Sri Aurobindo: A Reminiscence by Dr. V. V. Athalye

Dear Friends,

The following article is the translation of an extract from a Marathi book titled Atma-Vritta (My Life Story) by Dr. V. V. Athalye, published in 1958. The extract is from page 136. Translated by J. S. Kuppuswamy, this is an illuminating document on the attitude of Sri Aurobindo as a politician when he had led the Nationalist Party.

With warm regards,
Anurag Banerjee
Founder,
Overman Foundation.

004

In 1910, January, the Hooghly District Political Conference was held near Calcutta. Some of our medical students went to the Conference. The delegates to the Conference were divided into two groups: Moderates and Extremists. The Extremist group was lodged in a bungalow called Dutch Villa. Naturally, we too stayed there. The leader of the Extremists was Aurobindo Ghose. He was given an independent room. The others occupied the open spaces in the bungalow. One incident of this occasion stands out for its great sublimity, and is worth remembering. Before the start of the Conference Aurobindo was seated in his room. He was surrounded by his colleagues, and Dr. Paranjpe, though a worker from Vidharbha and not from Bengal, went in because of his acquaintance and got for himself a seat next to Aurobindo.

We students stood outside the room and listened to the discussion going on inside. Aurobindo’s colleagues were making forceful speeches, exhorting him to trounce the Moderates in that Conference, by any and every means. Aurobindo would not agree to this improper method. Seeing that he was not coming round, Paranjpe broke in: “Aurobindo Babu, you don’t know politics. You must bring down the Moderates by any means fair or foul, by hook or crook.” The Maharashtrian workers in the field of politics have an over-high opinion of their own political sagacity!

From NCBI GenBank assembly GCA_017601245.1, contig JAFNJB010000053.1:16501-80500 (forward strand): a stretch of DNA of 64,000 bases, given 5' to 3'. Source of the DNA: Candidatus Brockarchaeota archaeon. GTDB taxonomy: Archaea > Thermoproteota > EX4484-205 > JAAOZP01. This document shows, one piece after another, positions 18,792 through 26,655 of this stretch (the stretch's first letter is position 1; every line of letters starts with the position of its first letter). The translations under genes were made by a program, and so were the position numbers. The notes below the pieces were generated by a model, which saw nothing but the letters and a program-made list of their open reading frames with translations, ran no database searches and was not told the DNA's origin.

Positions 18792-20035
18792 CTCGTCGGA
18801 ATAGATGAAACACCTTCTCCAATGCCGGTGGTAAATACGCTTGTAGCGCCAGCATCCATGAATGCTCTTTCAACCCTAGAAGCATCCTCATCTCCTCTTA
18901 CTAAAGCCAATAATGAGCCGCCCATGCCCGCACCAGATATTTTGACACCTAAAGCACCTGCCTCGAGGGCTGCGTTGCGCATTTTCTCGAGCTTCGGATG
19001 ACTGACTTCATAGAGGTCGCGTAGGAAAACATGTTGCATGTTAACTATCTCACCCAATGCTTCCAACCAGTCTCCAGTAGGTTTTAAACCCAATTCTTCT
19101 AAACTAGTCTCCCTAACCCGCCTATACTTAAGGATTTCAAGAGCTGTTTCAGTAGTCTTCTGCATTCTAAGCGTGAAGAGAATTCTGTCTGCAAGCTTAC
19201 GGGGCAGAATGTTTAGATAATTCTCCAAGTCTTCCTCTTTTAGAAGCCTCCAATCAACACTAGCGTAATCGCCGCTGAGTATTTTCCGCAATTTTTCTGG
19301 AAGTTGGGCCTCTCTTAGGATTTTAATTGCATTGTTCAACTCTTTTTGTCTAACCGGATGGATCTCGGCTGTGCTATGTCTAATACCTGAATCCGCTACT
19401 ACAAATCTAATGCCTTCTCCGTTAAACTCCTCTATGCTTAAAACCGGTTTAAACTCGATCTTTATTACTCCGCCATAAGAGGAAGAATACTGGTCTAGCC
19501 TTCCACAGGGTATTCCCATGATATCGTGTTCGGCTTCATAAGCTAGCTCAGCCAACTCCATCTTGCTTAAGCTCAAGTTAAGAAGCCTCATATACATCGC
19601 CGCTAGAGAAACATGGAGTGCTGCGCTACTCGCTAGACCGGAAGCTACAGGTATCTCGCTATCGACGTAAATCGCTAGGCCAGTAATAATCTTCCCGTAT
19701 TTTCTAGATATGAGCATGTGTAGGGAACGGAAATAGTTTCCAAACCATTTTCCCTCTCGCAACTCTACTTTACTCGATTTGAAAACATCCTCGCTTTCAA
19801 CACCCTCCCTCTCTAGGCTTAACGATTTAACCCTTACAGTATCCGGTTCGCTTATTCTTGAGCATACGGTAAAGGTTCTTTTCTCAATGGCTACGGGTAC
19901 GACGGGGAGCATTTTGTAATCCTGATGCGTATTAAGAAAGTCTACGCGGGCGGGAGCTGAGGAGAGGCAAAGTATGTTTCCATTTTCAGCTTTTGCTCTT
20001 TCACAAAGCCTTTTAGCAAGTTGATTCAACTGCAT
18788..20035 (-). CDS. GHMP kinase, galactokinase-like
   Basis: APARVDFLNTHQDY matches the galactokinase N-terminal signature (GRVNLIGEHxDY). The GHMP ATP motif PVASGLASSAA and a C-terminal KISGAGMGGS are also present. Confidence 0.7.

“What are these Bengalis after all? Just simpletons who hold the Marathas in dread: such is their past.” This, in effect, was the tone of Paranjpe’s remark to Aurobindo.

Aurobindo was very calm. After everybody had spoken, he said, “No, I shall never agree to that. Do you have any idea what great work Surendranath Banerji and his Moderate Party have done in Bengal politics? We are standing on their shoulders and because of that we appear tall. Besides this, whatever be anybody’s work, I shall not be a party to bringing about their downfall by foul means. We shall fully respect the Moderate Party and place before the Conference, in clear terms, our stand of Independence. If our ideal is sacred and lofty and just, the Conference cannot but give its verdict in our favour. If you do not accept this policy I shall withdraw from this Conference.”

The sublimity of Aurobindo’s advice was so effective that his colleagues and Paranjpe shut up as if they had been slapped in the face. The Conference was conducted in accord with Aurobindo’s policy and the votaries of Independence had a victory over the Moderates by straightforward methods.

Aurobindo’s noble yet powerful stand made a great impression on me. In my later life, on many such occasions, this teaching has kept me watchful.

*

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3 Comments

  1. May 18, 2016 at 11:12 am

    Dear Anurag:
    Thanks for this brief glance at the Master. It chimes in so totally with his personality. And the portrait of Sri Aurobindo you have used is one of my favourites.
    Prema

  2. Suranjan said,

    May 19, 2016 at 2:47 am

    a scintillating sketch of Sri Aurobindo in a few words. A vastness of purity and realisation stood before the mankind to teach by acting out the principles.

  3. Arup Basu said,

    May 19, 2016 at 12:14 pm

    Anurag,

    Yet another 2 highly interesting pieces worth treasuring!

    Arupda


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